Finish your breath, Part 2

My body is happy for the Moon Day, but my mind is really wanting to practice. I don’t usually get this clear a split on the issue, so it’s kind of amusing. I had a feeling this was going to happen, so I got up late, in order to thwart my rebellious nature 😉

Saturday’s post-led lunch was great fun. A very good turn out–twelve people, including Crim Girl, Sanskrit Scholar, Volleyball Guy, Renaissance Man, Returning Guy and New York Chick. Girl with a Red Mat brought her boyfriend. It’s always fun to meet significant others. And The Human Puddle joined us. He doesn’t do Mysore, but is a pretty consistent participant at led class. I like practicing next to him, and always remember the first time I did: during chanting at the end of practice, as we stood in tadasana, I kept catching sight of a motion in my peripheral vision. Turns out it was the constant drip of sweat onto the puddle on his mat. LOL! Seriously. I’m usually quite Howard Hughes about these things, but on that day I was just impressed.


Back to the ayurveda story. When we left off, I was at the ayurvedic practitioner’s place, getting more and more restless because I needed to get back to the office.

Interestingly, the more revved up I got, the more slowly the ayurvedic practitioner seemed to move and speak. She gave me a leisurely lecture on sesame oil massage, actually miming the way the oil should be applied over my body (elliptical motions over the muscles, circular motions over joints). It started to feel vaguely hallucinatory, the way we were going so intensely out of sync, but I kept pulling myself back to the funky room.

As I was paying for my session, I asked for directions back to the main road. She explained the route to me. Then she map-quested and printed a map, which she highlighted as she reviewed the route. Then she used a pencil to do a line drawing of the route in the margin of the map quest page, and reviewed that. Then she added an R in a circle or an L in a circle on the line drawing to indicate right and left turns. “This is a remarkable amount of time to spend answering someone’s question,” I thought.

Ah, but it didn’t end there: she had a book she wanted to show me, and she also wanted to give me a card for an ayurvedic practitioner in Phoenix who did medical treatments, in case I ever needed those kinds of services. She was very clear about the fact that she could give me an introduction to the principles of ayurveda, but if I needed medical intervention, I should see this other woman. But she couldn’t find the card. Not where it usually was. But perhaps it was over here. Or here. Or perhaps it was in a drawer. Finally, she found the card.

Was this slow, thorough interaction the answer to the question that brought me here? Perhaps. I was aware that my mind was already heading back to the office, and I kept bringing it back to my current situation as well as I could. Still, it was a split consciousness. I couldn’t seem to just be present in the ayurvedic practitioner’s office any longer. I was too torn by what had to happen next (Get back to work!) At the same time, I was feeling envious of this environment where people could go as slowly as they liked–pausing to think and to share thoughts. Yes, this really is what I am trying to figure out lately–how to bring that to my own life.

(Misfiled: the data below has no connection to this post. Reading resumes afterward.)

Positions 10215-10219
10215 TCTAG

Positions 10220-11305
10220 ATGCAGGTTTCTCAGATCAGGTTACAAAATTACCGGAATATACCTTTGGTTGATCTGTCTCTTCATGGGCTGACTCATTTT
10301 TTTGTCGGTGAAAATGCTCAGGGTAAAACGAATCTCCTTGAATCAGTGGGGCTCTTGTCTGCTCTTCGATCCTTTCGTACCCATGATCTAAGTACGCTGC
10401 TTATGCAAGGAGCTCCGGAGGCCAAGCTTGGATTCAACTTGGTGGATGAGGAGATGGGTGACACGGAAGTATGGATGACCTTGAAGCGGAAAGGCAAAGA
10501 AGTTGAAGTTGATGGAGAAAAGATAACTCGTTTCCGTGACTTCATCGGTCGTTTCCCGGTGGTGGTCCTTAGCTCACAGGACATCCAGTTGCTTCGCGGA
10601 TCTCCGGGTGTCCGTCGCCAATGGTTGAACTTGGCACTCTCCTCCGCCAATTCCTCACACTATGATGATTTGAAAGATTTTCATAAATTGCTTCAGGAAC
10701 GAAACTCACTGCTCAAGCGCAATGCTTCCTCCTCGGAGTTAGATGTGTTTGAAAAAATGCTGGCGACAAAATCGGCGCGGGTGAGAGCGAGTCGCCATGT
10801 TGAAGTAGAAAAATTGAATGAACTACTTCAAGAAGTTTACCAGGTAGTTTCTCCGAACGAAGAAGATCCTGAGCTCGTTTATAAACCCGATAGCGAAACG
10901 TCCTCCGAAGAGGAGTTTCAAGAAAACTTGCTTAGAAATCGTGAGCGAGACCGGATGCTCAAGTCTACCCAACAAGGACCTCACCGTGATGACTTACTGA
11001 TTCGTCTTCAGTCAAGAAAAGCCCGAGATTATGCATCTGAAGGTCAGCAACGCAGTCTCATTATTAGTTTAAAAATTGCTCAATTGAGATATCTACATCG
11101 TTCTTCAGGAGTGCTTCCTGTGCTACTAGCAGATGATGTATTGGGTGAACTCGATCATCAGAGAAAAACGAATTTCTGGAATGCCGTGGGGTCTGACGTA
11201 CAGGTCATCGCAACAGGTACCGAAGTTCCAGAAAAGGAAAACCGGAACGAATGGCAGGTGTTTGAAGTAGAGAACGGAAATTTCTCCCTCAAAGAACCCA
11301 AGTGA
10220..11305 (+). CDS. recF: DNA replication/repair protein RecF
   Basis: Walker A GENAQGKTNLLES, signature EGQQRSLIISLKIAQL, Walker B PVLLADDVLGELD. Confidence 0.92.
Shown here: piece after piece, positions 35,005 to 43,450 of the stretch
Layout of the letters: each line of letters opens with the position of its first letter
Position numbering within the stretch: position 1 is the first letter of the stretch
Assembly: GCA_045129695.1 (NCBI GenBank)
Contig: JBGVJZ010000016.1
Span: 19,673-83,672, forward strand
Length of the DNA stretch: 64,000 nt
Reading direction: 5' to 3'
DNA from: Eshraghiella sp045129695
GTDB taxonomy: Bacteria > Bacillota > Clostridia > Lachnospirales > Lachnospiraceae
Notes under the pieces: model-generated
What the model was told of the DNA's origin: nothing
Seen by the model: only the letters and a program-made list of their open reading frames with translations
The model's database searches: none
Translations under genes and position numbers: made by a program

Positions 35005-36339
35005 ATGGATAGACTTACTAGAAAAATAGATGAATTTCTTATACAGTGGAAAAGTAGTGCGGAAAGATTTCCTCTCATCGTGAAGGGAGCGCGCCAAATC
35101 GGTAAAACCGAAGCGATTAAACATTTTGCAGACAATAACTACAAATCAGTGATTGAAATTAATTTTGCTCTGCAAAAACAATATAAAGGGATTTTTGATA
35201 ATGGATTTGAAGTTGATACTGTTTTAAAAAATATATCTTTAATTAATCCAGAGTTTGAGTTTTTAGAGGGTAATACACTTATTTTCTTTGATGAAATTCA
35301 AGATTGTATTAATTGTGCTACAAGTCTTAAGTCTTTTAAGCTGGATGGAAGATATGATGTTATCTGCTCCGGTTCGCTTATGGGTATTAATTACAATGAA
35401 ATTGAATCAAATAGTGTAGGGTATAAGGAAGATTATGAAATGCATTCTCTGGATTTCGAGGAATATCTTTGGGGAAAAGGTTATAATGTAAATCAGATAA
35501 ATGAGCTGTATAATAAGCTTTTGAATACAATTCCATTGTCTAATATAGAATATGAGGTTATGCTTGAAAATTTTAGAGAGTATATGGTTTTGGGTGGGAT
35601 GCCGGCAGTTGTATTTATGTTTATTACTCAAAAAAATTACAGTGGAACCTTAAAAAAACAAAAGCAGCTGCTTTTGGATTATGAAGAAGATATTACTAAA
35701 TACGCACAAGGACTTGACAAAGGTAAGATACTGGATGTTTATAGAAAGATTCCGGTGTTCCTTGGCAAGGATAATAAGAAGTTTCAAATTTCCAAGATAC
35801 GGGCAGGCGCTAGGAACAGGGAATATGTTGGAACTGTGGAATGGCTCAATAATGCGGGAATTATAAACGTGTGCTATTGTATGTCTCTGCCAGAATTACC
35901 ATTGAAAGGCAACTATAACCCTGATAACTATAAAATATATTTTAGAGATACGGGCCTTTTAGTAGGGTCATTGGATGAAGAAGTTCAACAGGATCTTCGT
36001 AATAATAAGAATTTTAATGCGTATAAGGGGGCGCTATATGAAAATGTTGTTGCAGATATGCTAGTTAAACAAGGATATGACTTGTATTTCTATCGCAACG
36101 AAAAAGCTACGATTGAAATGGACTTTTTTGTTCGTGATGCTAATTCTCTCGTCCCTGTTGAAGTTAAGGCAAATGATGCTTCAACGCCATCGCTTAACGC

Of course, the afternoon ended with me going back to work, but not until I picked up some food for lunch. And when I got back to my desk, a couple of coworkers happened by. I invited them in, and had a nice chat while I ate lunch, instead of diving right back into emails and voice messages.

The results of the experiment so far have been quite good: since my visit, I’ve slept more soundly than I’ve slept in years. I’ve been able to keep more centered at the office, though there is still work to be done on that count. I really feel like this is currently my most significant question: how can I bring, sustain, and promote centered consciousness in my workplace?

So far I only have a few ideas about how I can get this going: 1) keep centered via yoga practice and zazen, 2) laugh as much as possible at work.

Oh, I should mention how the ayurvedic session affected my Ashtanga practice. The first Mysore practice after the session was very grounded and strong. I was going along happily, when the thought came to me: Finish your breath. Sure enough, I suddenly recognized that I often don’t finish my exhale. It felt quite revelatory–I saw that when I am stressed at all (even quite subtly stressed, like by a shift in my attention), I hold some of my out-breath. No idea why that is, but it felt really good to make a point of finishing each breath.

Maybe that’s what the ayurvedic practitioner was modelling for me when she did her slower-and-slower wrap-up of our session?

I am, of course, amused. Here I am, decades into my life, and the biggest project I have going on is trying to remember to exhale all the way…


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